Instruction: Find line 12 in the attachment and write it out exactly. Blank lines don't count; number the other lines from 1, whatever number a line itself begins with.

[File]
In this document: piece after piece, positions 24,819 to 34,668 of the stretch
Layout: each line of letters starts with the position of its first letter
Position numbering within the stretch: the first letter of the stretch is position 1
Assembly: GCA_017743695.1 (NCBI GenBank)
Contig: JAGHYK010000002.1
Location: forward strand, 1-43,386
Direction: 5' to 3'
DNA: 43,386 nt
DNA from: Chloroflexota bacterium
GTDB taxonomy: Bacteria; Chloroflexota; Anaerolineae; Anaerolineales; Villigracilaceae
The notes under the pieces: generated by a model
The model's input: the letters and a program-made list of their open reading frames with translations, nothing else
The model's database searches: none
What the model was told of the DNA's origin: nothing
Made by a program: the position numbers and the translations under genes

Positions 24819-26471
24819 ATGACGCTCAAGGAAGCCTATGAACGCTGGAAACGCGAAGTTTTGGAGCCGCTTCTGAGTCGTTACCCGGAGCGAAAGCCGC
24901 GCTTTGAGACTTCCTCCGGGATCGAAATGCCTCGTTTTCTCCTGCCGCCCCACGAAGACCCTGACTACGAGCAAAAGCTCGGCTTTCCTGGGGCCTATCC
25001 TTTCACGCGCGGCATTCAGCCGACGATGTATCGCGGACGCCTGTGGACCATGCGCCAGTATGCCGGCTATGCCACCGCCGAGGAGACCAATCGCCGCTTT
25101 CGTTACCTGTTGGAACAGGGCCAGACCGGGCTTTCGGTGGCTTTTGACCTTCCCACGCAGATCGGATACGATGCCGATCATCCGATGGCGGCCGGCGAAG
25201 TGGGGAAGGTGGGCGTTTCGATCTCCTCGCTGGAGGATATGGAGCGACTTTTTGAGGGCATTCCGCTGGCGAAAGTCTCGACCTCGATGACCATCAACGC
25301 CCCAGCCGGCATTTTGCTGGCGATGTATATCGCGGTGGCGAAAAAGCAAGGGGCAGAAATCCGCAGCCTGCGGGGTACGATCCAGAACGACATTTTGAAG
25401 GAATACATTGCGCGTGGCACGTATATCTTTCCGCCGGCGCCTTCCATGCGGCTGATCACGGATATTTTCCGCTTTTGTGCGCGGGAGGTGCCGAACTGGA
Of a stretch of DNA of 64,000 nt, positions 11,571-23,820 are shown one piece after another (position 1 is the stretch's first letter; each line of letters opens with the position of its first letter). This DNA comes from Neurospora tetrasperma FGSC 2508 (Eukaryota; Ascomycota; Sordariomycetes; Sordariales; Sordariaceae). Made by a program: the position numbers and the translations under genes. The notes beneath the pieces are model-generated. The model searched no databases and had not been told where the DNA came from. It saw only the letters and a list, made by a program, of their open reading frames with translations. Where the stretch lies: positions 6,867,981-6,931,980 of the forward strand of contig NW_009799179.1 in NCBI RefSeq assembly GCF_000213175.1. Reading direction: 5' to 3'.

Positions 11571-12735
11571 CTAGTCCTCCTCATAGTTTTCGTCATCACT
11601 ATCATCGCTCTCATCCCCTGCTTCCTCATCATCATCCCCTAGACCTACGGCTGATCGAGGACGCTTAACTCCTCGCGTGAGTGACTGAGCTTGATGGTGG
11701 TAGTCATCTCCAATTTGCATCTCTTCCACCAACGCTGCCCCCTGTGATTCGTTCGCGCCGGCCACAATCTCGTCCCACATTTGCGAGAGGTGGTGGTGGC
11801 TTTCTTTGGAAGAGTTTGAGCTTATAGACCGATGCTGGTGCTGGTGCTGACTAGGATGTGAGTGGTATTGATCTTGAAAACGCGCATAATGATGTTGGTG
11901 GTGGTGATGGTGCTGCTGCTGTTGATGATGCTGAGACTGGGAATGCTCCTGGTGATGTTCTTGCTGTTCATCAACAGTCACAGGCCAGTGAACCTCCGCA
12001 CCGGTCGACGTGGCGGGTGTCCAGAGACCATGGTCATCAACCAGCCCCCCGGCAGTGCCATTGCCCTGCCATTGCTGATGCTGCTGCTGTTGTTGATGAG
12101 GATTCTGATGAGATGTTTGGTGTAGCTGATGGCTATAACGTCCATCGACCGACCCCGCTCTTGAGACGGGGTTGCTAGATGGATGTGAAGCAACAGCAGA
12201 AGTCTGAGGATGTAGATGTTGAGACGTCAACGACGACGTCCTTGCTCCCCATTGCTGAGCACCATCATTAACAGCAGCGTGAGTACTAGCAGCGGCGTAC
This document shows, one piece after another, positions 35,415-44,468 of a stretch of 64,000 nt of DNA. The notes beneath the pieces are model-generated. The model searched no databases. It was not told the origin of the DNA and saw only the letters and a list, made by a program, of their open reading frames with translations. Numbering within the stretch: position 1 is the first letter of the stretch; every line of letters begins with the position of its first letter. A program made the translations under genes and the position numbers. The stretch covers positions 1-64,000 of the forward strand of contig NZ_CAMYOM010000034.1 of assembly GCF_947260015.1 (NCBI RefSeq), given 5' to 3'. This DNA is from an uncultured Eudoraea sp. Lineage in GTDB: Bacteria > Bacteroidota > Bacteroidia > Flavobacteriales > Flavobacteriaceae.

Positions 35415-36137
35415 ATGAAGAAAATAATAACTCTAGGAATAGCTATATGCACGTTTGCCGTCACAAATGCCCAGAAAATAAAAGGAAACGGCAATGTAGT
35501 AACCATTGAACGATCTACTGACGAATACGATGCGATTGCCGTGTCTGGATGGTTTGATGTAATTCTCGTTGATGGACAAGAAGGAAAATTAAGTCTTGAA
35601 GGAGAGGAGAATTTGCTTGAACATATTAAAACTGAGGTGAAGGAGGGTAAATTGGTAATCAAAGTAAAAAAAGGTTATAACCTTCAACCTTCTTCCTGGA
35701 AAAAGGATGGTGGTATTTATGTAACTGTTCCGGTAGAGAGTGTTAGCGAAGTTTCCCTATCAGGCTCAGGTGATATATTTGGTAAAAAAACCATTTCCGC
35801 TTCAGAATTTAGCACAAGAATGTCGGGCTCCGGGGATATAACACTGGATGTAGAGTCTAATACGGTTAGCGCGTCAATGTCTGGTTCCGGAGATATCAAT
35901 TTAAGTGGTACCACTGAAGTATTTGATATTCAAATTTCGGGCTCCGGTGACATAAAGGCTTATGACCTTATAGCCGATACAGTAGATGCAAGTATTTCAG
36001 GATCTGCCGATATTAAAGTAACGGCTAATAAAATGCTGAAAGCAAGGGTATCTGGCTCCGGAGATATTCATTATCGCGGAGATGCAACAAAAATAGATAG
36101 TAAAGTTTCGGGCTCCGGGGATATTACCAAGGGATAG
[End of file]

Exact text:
The model's input: the letters and a program-made list of their open reading frames with translations, nothing else